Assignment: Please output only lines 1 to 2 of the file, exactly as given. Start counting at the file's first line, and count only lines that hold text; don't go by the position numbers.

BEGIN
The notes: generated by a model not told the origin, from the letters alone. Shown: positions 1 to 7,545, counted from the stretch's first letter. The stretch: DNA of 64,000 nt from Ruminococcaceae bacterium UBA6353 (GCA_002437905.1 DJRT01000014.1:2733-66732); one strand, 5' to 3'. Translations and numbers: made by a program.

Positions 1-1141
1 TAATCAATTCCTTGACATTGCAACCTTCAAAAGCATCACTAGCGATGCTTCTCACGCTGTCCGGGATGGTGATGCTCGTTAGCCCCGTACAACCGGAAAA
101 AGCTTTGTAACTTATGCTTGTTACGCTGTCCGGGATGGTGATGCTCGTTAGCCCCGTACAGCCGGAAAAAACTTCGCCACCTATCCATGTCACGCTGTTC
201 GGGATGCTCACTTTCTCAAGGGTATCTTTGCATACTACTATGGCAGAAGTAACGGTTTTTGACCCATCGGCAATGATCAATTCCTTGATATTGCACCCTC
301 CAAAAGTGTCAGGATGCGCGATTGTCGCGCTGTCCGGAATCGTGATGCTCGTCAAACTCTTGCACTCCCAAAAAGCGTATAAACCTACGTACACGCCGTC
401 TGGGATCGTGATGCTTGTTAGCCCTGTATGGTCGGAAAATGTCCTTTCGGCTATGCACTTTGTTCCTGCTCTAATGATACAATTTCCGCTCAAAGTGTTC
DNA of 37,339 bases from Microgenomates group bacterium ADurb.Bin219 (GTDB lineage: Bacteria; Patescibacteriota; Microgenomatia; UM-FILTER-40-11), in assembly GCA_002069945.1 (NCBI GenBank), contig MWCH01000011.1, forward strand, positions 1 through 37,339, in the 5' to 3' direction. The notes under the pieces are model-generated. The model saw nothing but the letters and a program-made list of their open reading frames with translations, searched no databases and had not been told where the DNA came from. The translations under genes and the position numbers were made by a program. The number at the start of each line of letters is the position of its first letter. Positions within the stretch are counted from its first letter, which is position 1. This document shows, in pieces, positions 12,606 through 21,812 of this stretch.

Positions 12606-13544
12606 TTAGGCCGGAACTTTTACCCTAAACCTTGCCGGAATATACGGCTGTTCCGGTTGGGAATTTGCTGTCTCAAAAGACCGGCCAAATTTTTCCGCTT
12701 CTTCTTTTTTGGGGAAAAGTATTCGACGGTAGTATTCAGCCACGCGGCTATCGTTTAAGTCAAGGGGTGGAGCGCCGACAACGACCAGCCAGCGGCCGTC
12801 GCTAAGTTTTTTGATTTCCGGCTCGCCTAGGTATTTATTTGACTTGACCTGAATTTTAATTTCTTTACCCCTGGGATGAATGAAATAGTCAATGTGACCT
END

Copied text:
The notes: generated by a model not told the origin, from the letters alone. Shown: positions 1 to 7,545, counted from the stretch's first letter. The stretch: DNA of 64,000 nt from Ruminococcaceae bacterium UBA6353 (GCA_002437905.1 DJRT01000014.1:2733-66732); one strand, 5' to 3'. Translations and numbers: made by a program.

Positions 1-1141